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The Financial Ombudsman Service supports a fairer deal for kidney patients

13 October 2022

Kidney Research UK has been chosen to be the charity partner to the Financial Ombudsman Service under its Giving Something Back initiative. The two organisations will work together to raise awareness of kidney disease and raise money to transform treatments so kidney patients can live better, longer lives. 

The Financial Ombudsman Service settles disputes between customers and financial service providers. With fairness at the foundation of its values, the employee-led Giving Something Back committee empathised with the hardships experienced by kidney patients, as described in the organisation’s pitch to become charity partner. 

“Following an organisation-wide vote, we are delighted to be partnering with Kidney Research UK, helping to support their important work through the fundraising activities of our staff,” said Tim Archer, from the Financial Ombudsman Service. The partnership activities kicked off on Sunday 31 July when volunteers from the FO turned out to support Kidney Research UK’s flagship fundraising event, the London Bridges Walk. Further engagement and fundraising activities will be developed with FO staff over the coming months. 

Kevin McKenna
Kevin McKenna, partnership development manager at Kidney Research UK

Kevin McKenna, partnership development manager at Kidney Research UK said: “We’re excited to share information about kidney health with the Financial Ombudsman Services employees and to inspire them to spread the word about our essential research. Around seven per cent of UK adults have kidney disease, so members of staff are likely to know someone affected by it, perhaps without realising it. Every member of staff can do so much to help us in our mission to end kidney disease.”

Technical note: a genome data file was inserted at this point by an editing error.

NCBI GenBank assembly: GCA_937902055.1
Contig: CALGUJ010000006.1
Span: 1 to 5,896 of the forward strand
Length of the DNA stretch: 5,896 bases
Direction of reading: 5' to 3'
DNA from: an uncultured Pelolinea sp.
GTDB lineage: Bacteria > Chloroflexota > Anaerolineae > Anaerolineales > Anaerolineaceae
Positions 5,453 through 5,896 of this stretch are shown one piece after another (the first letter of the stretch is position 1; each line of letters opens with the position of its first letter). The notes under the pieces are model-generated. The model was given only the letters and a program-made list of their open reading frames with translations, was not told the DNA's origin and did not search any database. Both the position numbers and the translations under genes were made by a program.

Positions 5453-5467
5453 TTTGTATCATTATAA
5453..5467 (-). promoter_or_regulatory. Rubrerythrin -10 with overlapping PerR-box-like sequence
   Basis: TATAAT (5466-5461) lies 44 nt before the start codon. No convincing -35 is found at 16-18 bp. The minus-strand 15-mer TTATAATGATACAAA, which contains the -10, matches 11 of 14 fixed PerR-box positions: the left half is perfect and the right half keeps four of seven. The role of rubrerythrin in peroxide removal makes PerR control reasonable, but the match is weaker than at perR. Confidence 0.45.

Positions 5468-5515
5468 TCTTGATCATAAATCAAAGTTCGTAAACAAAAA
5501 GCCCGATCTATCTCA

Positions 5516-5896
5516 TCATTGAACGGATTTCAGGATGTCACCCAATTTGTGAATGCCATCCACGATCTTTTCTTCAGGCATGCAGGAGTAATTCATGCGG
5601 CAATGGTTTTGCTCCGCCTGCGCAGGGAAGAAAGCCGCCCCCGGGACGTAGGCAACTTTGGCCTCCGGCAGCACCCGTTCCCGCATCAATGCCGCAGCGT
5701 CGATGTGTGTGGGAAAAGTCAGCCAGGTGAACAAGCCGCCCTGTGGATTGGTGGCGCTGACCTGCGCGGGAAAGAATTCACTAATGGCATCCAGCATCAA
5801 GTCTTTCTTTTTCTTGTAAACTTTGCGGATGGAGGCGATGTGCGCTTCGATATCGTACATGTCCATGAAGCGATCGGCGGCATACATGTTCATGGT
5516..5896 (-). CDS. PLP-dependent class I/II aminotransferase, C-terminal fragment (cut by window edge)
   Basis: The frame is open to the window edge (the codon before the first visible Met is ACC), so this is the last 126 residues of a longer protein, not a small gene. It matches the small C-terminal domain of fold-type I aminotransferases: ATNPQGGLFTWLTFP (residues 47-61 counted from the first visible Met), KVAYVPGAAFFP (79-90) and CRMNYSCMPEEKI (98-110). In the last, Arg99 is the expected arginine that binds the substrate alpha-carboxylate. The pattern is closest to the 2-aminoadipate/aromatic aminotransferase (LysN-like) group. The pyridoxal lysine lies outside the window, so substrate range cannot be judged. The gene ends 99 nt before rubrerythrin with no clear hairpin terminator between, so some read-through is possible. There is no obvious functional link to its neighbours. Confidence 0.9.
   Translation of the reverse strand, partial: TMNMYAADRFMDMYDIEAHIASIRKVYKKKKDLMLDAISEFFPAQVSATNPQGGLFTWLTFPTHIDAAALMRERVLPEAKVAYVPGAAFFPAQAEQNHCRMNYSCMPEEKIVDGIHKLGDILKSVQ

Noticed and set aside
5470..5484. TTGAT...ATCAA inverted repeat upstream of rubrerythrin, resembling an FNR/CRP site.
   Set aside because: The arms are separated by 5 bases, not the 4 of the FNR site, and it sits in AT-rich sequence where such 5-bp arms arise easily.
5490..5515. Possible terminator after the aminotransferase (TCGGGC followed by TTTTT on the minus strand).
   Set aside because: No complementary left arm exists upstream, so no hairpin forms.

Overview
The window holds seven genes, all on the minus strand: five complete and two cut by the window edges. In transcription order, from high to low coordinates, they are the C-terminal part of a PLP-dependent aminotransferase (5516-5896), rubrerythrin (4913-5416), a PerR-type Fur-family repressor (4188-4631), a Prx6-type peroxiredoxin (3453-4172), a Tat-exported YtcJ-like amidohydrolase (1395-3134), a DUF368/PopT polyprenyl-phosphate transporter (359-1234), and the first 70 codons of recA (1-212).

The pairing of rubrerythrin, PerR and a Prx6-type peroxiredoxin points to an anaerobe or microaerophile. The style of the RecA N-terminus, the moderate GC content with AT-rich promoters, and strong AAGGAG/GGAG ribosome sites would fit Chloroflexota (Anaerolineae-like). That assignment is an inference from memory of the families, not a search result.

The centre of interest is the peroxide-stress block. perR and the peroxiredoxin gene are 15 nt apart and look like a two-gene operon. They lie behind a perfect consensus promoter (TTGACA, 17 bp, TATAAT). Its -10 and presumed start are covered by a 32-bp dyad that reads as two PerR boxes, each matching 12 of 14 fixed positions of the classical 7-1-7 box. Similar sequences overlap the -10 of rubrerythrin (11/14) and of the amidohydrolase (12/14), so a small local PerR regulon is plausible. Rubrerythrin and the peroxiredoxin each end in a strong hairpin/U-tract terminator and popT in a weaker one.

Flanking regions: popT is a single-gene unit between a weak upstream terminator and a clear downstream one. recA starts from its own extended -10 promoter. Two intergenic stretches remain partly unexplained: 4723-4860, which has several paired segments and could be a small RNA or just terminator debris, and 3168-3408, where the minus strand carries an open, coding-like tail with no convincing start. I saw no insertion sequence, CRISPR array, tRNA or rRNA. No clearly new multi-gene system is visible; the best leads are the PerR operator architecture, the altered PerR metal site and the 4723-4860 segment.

For some staff members, the cause is very close to home. 

Billie is an employee at the Financial Ombudsman Service. She is all too familiar with the need for better treatments for kidney disease. She developed kidney failure after complications from a stem cell transplant to combat leukaemia in 2016 and has been reliant on dialysis for the last few years. 

Billie said: “I’ve been very open about my condition with my employer, and my colleagues recognise the impact it’s had on me. Now I’m really proud that my workplace is able to represent that and represent something so close to my heart. 

“The work the charity does is all-important. Kidney problems have such an impact. It affects so many lives, and people don’t view it as something terminal. They just think, ‘You can just do dialysis’.  

“It can lose its significance. But when you live it every day, you realise it’s not a life that other people live. It’s very isolating. Kidney Research UK is helping to spread awareness that treatments can and should be improved.” 

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